The proliferating number of accelerators raises the question: Can a city or region host too many incubators?  Are we witnessing an Oregon accelerator bubble?  It's worth noting that outside of the tech world, several incubators, including the Portland Fashion Incubator and Souk have folded over the past few years.   “Accelerators are startups themselves" Leidall notes.  "So some will be successful and some won’t.”

In a competitive entrepreneurial environment, the measure of a good accelerator is the financial backing it attracts.  “The best accelerators select good companies and develop them into the best led businesses," says Boeddeker.  "A successful accelerator should have range of investors circling around them waiting for the class to graduate.”

Linda Baker is managing editor of Oregon Business.

 

Comments   

 
L. Naerheim
0 #1 why are they always focused on techL. Naerheim 2012-02-11 09:44:42
there's a lot of great non-tech companies in Oregon as well. And speaking from experience, it's extremely frustrating when everything is geared toward tech. I own an emerging cpg company that is built on the triple bottom line philosophy of people, planet, profit, & it's been amost impossible to find the right "mentors" in these seed funds because lack of interest in the segment. I'm all for supporting new business but stop excluding non-tech from these opportunities as well. If Oregon wants a diverse culture of successful small businesses to grow their economy then they need to start broadening their scope & interests! enough with the tech!
Quote | Report to administrator
 

More Articles

Why I became an educator

News
Tuesday, March 04, 2014
03.04.14 thumbnail teachBY DEBRA RINGOLD | GUEST CONTRIBUTOR

How can we strengthen the performance of institutions charged with teaching what Francis Fukuyama calls the social virtues (reciprocity, moral obligation, duty toward community, and trust) necessary for successful markets and democracy itself?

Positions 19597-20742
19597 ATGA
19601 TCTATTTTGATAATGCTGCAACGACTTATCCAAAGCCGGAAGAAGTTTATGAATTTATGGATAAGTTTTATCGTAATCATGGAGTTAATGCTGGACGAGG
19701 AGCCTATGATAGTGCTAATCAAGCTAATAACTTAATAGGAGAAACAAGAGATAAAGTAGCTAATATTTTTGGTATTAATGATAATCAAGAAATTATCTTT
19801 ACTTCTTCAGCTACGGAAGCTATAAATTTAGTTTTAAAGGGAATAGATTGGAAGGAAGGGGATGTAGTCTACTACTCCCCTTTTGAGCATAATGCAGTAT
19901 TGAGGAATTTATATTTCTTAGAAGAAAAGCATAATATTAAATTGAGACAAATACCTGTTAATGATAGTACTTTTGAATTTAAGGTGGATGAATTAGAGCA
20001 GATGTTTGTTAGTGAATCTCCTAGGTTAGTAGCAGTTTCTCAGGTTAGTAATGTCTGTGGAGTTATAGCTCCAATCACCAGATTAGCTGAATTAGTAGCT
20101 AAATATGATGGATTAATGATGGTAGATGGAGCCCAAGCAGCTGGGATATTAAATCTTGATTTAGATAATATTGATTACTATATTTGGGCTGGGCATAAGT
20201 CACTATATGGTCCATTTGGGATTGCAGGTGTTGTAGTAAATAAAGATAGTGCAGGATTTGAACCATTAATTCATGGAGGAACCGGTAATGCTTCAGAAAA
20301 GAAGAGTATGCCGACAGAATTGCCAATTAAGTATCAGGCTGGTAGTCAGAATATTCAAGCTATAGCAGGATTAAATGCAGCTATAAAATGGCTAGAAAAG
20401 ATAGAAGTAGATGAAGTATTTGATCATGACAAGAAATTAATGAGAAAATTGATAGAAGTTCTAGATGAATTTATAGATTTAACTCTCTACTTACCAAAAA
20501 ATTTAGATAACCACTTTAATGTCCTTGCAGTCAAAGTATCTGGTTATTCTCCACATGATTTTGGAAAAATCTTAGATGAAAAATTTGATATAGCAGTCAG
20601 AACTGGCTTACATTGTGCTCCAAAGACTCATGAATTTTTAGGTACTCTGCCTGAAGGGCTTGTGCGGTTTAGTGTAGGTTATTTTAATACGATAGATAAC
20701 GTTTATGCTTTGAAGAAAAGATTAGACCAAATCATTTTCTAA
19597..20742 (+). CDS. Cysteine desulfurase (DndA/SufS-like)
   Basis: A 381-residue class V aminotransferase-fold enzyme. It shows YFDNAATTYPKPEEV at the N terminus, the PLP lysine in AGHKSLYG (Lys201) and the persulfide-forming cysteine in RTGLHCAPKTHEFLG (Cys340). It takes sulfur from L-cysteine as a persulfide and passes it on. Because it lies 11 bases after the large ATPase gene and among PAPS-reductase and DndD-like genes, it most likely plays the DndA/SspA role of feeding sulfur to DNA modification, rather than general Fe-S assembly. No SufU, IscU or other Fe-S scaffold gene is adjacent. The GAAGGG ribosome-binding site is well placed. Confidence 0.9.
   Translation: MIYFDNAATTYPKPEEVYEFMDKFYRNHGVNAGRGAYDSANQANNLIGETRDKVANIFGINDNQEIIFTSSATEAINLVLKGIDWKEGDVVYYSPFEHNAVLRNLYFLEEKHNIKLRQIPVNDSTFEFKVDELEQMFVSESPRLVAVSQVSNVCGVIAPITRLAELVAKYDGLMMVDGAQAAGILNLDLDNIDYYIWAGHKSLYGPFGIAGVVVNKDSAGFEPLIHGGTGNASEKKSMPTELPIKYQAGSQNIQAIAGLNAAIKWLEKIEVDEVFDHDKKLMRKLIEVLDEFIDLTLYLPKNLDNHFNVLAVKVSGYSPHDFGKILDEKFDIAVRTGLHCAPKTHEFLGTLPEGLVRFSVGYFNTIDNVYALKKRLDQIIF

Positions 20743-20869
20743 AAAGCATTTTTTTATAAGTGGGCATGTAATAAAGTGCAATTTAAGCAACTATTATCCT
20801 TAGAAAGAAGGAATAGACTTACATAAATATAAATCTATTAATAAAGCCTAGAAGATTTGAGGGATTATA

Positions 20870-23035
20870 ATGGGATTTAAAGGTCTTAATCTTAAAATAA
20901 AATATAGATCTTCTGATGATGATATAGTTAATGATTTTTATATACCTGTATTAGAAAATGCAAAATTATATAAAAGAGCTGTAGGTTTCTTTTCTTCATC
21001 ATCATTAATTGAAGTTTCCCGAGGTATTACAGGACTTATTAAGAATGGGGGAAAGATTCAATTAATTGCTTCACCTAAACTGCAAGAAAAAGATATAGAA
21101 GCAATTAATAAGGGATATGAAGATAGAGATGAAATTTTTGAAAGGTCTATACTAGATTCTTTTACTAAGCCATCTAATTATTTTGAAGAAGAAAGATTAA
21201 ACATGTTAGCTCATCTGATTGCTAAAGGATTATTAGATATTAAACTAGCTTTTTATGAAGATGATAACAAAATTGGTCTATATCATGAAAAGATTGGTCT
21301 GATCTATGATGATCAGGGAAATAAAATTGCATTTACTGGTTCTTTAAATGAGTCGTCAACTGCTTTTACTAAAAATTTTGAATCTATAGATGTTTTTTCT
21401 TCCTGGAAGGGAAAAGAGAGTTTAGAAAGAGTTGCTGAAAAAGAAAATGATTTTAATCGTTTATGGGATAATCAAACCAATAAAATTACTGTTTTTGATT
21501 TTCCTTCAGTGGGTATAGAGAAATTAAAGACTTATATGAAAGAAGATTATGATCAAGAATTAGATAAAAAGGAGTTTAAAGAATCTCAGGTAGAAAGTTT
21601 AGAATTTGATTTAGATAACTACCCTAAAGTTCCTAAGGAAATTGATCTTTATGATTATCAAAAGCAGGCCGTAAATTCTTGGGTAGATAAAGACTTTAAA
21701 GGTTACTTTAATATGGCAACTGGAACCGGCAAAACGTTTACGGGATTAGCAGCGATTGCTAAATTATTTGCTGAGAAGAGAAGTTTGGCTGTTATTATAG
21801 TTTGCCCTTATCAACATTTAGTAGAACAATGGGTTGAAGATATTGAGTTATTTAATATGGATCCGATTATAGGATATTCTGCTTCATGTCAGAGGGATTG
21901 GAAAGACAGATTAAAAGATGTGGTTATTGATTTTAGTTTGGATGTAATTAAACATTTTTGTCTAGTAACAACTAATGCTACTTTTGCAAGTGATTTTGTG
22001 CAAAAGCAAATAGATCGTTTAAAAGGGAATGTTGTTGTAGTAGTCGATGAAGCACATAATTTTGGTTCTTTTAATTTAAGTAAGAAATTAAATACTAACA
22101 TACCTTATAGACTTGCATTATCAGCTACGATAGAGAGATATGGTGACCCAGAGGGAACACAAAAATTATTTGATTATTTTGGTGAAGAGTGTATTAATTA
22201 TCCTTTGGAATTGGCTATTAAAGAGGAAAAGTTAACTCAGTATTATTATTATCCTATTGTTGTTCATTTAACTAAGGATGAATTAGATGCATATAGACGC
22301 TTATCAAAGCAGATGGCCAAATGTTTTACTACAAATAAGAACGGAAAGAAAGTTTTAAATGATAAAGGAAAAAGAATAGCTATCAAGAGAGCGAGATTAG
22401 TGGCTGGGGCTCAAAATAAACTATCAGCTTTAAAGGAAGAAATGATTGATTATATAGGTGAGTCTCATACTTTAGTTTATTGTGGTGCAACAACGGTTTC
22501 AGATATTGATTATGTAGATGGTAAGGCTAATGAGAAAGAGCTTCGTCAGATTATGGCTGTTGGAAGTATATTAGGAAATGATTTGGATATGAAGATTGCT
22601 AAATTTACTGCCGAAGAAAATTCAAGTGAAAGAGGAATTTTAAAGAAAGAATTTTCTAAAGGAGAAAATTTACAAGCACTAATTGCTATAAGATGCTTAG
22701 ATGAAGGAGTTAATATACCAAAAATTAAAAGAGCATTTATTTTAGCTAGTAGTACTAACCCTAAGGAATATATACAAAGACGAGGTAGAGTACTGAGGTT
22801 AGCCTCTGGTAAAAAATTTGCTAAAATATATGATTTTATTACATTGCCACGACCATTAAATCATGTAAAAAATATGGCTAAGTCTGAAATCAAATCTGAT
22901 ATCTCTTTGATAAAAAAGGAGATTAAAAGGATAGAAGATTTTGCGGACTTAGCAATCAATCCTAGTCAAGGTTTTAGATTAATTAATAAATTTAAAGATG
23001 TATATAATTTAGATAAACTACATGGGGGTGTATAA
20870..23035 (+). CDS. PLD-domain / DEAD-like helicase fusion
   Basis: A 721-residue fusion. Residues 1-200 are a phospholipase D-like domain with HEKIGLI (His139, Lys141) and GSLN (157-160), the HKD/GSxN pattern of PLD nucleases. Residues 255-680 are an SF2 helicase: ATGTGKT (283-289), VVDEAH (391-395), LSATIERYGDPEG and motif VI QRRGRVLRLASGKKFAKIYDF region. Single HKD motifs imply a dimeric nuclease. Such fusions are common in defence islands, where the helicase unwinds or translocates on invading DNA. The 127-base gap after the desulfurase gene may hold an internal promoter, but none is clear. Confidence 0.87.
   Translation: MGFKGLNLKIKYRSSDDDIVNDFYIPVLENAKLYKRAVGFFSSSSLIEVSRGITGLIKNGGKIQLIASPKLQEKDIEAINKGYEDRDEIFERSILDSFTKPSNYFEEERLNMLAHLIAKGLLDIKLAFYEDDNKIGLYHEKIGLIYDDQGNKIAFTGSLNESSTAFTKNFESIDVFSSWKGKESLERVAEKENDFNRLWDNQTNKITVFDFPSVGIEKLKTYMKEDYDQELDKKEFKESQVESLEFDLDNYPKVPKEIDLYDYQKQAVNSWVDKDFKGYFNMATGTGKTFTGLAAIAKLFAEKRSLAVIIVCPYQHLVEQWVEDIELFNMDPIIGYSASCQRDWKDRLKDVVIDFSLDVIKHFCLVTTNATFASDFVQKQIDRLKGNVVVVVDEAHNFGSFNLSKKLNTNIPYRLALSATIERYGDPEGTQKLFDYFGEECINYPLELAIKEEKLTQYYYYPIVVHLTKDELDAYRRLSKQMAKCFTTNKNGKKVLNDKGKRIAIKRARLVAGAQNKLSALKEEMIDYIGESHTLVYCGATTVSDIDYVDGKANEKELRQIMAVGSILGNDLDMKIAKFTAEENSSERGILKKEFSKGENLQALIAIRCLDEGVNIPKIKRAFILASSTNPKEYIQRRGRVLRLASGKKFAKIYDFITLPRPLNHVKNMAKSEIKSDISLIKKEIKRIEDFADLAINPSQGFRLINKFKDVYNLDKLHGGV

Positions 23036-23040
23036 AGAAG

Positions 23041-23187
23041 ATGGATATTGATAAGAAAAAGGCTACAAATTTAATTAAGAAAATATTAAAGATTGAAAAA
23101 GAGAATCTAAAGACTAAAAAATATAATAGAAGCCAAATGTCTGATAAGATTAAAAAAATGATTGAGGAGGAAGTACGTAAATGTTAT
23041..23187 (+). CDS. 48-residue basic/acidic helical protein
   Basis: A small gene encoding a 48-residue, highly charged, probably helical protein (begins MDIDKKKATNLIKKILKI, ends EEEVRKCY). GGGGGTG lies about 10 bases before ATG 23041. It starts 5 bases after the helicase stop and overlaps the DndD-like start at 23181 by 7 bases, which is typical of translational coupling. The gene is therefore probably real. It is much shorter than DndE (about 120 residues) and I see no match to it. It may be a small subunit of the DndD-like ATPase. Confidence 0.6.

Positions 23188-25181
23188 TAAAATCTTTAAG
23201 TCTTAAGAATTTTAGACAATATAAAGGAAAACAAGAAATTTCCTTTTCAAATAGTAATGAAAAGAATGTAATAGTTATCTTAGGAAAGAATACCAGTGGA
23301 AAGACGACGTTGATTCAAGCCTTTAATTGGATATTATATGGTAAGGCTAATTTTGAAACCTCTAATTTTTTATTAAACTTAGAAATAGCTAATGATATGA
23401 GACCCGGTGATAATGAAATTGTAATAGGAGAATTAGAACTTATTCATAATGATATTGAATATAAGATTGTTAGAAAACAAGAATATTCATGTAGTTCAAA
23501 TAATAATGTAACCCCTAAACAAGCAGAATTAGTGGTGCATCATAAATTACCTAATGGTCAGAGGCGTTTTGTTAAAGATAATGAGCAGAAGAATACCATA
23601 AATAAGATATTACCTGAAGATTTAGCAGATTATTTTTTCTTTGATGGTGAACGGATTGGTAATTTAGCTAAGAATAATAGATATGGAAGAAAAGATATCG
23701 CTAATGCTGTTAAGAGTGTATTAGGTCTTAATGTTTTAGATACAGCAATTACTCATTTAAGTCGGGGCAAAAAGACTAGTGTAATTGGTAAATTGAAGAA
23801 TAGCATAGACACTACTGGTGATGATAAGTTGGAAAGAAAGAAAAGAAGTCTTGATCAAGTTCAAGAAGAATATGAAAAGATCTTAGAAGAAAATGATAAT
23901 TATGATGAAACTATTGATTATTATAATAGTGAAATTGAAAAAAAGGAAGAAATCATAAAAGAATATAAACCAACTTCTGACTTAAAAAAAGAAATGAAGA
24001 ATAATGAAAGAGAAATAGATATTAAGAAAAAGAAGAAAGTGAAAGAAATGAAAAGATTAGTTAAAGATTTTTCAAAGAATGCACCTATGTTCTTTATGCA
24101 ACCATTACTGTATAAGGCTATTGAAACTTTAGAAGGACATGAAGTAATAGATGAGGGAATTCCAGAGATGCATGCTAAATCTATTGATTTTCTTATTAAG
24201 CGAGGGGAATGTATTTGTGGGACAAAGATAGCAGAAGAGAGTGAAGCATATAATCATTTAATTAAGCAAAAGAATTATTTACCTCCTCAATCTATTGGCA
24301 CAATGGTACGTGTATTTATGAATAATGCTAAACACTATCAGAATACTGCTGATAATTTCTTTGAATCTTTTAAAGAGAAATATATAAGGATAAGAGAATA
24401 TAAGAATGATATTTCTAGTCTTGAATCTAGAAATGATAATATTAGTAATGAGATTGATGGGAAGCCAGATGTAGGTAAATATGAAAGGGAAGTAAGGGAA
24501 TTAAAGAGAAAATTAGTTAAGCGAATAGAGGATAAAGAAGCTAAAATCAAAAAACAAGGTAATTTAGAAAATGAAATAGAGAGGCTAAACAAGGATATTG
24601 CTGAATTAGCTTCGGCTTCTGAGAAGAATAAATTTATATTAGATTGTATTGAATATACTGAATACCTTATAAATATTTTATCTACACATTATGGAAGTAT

Read more...

How to help your staff solve their own problems

Contributed Blogs
Friday, March 21, 2014
03.21.14 thumb coxcoffeeTOM COX | OB BLOGGER

During a recent talk to HR Directors, I asked if they saw leaders trying to solve every problem, instead of delegating to and empowering staff. Every head nodded. Every single one.


Read more...

Powerlist: Meeting perspectives

March 2014
Tuesday, February 25, 2014

BY BRANDON SAWYER

A conversation about the event-planning industry with sales directors from McMenamins and the Portland Art Museum. 


Read more...

Branching out

March 2014
Tuesday, February 25, 2014
DSC04185BY LINDA BAKER

A blueberry bush is a blueberry bush — except when it’s a blueberry tree.


Read more...

The 2014 List: The Top 33 Small Companies to Work, For in Oregon

March 2014
Thursday, February 27, 2014

100best14logoWebOur 100 Best Companies project turned 21 this year, so pop open the Champagne. Our latest survey gives us plenty to cheer.

 


Read more...

The future of money

March 2014
Tuesday, February 25, 2014
BY JAKE THOMAS

An ancient institution moves slowly into the digital age. 


Read more...

How to boost web traffic

News
Thursday, April 10, 2014
BY JESSICA RIDGWAY  | OB WEB EDITOR

04.10.14 thumb seo-trafficSEMpdx hosted a workshop this week for entrepreneurs, website developers and others interested in search engine optimization (SEO).  Here are a few tips and tricks aimed at bumping up your search engine rankings.


Read more...
Oregon Business magazinetitle-sponsored-links-02
SPONSORED LINKS